Makar Sankranti festival is observed in January month of each year marking the start of longer days. The festival always falls on the same date every year January 14 as per Hindu Calendar and one of the very few ancient Indian festival which is only observed according to solar cycles.
Makar Sankranti is one of the only few festival of Hindu that celebrates the solar cycle, while other festivals by the lunar cycle, also mentioned in the Hindu epic Mahabharata.
The festival is dedicated to the Hindu God Surya Dev or Sun, marking the first day of the sun’s transit into Makar. Makar Sankranti observed each year in January of 14 with early holy dip in sacred rivers or lakes of India with ceremony of thanks to the God Sun.
On this auspicious day of Makar Sankranti or Maghi, people of India take a holy dip in the most sacred rivers, especially Ganga, Yamuna, Godavari, Krishna and Kaveri. On the banks of rivers they offer prayer to the God Sun and take a holy dip followed by some cultural practices and rituals.
Uttarayan is the day of International Kite Festival in Gujarat which is also regarded as one of the biggest festivals celebrated in India.
The festival of Uttarayan is one of the most important harvest day in Gujarat and the kite festival takes place in specially in Ahmedabad.
Magh Bihu is the most popular harvest festival of Assam, marking the end of harvesting season and marked by feasts and bonfires. This Bihu is also knonw as Bhogali Bihu and people of Assam make rice cakes, coconut laddu and buffalo fight take place in villages.
Gangasagar island on Bay of Bengal in West Bengal is a part of the Sundarbans and world famous as a place of Hindu pilgrimage. The island attracts hundreds of thousands of Hindus every year on the day of Makar Sankranti at the confluence of river Ganges for holy dip and to offer prayers.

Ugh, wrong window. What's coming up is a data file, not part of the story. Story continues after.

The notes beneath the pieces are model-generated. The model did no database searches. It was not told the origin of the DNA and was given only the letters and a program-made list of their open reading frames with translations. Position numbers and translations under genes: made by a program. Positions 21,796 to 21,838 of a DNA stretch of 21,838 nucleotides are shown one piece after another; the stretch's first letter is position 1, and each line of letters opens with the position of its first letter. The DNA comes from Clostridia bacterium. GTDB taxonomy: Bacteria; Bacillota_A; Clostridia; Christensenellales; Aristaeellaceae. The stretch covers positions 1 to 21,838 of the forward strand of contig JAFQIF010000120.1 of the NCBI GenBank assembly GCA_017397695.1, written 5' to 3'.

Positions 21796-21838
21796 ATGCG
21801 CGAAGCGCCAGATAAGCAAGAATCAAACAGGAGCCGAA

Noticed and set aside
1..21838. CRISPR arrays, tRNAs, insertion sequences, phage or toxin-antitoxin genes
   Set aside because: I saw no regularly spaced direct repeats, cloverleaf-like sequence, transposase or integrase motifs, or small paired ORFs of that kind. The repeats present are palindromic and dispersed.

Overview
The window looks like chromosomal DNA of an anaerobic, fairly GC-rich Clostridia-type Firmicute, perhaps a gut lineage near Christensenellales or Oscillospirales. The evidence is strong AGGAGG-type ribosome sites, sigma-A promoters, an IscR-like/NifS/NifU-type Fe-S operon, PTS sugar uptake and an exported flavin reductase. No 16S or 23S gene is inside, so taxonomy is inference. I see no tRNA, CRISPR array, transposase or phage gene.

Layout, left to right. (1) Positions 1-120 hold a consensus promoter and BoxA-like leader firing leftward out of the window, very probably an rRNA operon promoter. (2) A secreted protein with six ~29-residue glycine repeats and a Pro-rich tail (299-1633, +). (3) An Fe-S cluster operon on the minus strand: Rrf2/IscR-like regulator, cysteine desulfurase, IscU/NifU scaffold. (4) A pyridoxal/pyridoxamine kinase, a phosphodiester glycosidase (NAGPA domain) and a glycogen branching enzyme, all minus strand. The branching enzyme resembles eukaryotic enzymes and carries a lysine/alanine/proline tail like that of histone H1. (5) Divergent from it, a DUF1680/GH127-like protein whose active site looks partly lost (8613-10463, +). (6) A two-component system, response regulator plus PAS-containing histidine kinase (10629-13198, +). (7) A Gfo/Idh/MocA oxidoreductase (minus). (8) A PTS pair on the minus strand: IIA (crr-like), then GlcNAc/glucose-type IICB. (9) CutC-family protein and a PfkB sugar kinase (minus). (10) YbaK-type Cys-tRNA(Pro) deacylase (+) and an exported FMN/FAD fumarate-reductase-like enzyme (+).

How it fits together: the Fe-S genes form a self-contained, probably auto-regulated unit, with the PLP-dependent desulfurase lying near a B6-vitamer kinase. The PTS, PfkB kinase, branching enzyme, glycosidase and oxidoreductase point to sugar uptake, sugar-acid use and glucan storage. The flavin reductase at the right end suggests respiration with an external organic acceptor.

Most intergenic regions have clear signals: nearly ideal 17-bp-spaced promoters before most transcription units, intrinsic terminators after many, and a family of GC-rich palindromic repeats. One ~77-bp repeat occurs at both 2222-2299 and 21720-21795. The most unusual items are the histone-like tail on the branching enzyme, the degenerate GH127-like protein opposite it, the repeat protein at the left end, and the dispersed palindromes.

Magh Mela is the most popular annual festival celebrated during the month of January near holy river banks of India. The Magha Mela festival attracting a larger gathering for ritual bathing in rivers,offering prayers to ancestors as well as cultural programs and fairs.
The Hindu harvest festival of South India is observed on January 14 every year, dedicated to Hindu God Sun and also celebrated throughout India by different names. Tai Pongal is an important festivals celebrated by Tamil people across the world, with the preparation of sweet milk-rice-jaggery dish.
On the day of Makar Sankranti, each state celebrate the festival by offerings traditional foods, preparting particular dishes like dappalam,jaggery mixed ground til,special khichdi, peanuts and jaggery and rice with fresh milk and jaggery in new pots.
Jallikattu is a traditional sport practised in Tamil Nadu as part of the Pongal celebrations. The event was an integral part of the Tamil classical period and today typically practised with some variants and rules, bulls are known as Kangayam breeds.
The festival is celebrated differently across the Indian subcontinent, by different names with some regional variations and also celebrated with different customs like Khichdi in Uttar Pradesh, Bihar, Magh Bihu in Assam,Uttarayan in Gujarat and Pongal in Tamil Nadu.